Bloomsbury Middle Grade Double-Dip: Dogs, Doctors and Doings for the School Holidays…

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Seeing it’s the school holidays here in sunny (always, always sunny) Queensland, you should probably let your hair down and grab a tantalising treat to accompany your perusal of today’s double dip.  Both of today’s titles have been provided to us from Bloomsbury Australia for review.

First up, here’s book five in the Marsh Road Mysteries series by Elen Caldecott, Dogs and Doctors, and here’s the blurb from Goodreads:

The final title in the brilliant Marsh Road Mysteries adventure series by hugely popular children’s author Elen Caldecott. For fans of the Laura Marlin Mysteries by Lauren St John.

Meet Piotr, Minnie, Andrew, Flora and Sylvie – the Marsh Road Mystery solvers.

Sylvie Hampshire is in hospital. She knows she’s responsible enough to take control of her diabetes medication, but now she has to prove it on the hospital ward. She’s only been there a couple of hours when Barry, a therapy dog, goes missing in suspicious circumstances. It’s time to bring in the gang! With their detective senses on high alert, the five friends set out to find Barry, but the stakes soon become much higher than they thought. Have they finally met their match? Not if Sylvie Hampshire has anything to do with it!

Dip into it for…  dogs and doctors

…a fun and funny mystery featuring dogs, doctors, a mysterious entity known as The Whiter and five good mates untangling the mystery of a stolen therapy dog.  Honestly, who’d steal a therapy dog? Well, that’s what Sylvie and her friends have to work out!  I hadn’t read the first four books in this series but I had no trouble at all getting into this one.  The relationships between the characters are explained neatly as they arise and the author doesn’t waste time lumping backstory into the action to slow things down.  The hospital setting makes this mystery stand out from the pack because it’s different and has its own set of tricks and traps to foil well-meaning child detectives as they go about their detective business.  The main characters all have their own strengths and character flaws that affect the investigation in various ways and the book even has some data sheets at the end showing each of the five kids’ stats for those who may not be familiar with them.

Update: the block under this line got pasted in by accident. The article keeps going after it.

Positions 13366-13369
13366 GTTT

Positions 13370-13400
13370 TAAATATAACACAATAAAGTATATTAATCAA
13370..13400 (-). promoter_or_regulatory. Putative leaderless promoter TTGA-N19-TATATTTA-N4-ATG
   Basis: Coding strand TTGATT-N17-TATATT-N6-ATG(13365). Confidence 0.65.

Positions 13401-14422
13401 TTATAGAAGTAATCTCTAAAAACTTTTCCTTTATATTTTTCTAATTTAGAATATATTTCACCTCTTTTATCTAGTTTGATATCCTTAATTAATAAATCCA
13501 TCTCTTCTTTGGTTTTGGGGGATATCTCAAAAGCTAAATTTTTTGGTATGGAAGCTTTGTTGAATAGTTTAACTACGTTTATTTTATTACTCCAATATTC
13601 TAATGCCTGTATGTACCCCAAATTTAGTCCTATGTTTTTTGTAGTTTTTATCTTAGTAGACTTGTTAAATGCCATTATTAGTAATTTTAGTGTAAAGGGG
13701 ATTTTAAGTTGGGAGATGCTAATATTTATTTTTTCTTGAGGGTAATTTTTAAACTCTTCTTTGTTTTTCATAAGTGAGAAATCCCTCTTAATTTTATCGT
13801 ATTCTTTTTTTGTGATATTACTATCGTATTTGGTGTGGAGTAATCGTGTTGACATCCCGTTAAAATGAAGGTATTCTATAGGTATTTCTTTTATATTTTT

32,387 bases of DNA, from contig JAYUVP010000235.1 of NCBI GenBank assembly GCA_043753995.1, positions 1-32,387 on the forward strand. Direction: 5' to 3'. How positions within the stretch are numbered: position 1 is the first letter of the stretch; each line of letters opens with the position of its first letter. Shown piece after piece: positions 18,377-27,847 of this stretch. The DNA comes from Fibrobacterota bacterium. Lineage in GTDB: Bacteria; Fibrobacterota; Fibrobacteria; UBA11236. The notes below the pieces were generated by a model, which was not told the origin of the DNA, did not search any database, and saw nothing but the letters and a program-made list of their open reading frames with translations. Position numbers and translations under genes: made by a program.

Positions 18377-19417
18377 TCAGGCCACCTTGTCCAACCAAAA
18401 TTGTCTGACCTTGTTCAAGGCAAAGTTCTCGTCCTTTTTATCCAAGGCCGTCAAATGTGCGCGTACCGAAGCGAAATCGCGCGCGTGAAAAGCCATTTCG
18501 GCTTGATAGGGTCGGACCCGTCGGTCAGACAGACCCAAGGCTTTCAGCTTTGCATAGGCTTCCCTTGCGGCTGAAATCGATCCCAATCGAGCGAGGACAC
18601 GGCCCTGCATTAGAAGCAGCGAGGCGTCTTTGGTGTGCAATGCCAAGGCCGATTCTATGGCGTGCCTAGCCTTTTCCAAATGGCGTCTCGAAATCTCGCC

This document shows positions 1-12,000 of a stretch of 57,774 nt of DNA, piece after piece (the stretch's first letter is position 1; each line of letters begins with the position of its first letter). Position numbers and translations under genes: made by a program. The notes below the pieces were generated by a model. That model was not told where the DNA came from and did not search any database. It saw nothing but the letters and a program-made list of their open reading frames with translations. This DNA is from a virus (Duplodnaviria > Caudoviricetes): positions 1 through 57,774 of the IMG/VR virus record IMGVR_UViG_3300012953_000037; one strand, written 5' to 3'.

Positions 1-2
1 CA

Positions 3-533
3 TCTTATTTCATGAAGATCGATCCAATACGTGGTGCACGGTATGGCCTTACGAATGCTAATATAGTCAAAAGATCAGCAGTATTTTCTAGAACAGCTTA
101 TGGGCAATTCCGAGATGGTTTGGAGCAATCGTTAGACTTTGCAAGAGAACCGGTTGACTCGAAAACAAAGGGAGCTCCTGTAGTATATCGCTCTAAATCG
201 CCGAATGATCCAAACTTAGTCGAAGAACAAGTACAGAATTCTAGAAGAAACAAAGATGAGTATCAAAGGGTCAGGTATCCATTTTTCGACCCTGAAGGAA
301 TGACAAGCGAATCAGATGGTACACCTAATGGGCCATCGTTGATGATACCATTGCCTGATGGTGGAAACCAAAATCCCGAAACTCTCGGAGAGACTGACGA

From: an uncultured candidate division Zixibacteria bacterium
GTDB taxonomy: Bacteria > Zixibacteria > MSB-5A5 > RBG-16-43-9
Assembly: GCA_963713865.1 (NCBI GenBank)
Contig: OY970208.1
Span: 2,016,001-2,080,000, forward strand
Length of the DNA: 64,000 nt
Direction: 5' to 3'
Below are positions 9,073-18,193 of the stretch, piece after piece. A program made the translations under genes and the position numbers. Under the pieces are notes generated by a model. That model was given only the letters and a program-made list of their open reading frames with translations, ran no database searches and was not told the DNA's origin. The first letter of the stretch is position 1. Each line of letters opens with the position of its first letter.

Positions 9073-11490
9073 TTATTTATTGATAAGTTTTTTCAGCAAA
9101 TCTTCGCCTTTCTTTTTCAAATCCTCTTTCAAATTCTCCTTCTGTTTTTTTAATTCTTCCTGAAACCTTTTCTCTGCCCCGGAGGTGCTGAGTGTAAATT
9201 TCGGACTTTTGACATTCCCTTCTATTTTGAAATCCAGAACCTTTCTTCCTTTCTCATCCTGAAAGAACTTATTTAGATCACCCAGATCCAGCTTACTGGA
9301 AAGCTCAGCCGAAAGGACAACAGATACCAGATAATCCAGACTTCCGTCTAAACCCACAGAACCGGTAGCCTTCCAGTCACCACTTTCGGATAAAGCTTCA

Don’t dip if…

…you’re not a fan of meddling kids!  The only thing that annoyed me slightly about this was Sylvie’s initial attitude toward having to stay in the hospital for two nights for monitoring…but that’s just the grown up in me being sensible and boring.  Her reactions are perfectly age-appropriate and understandable if you’re a kid.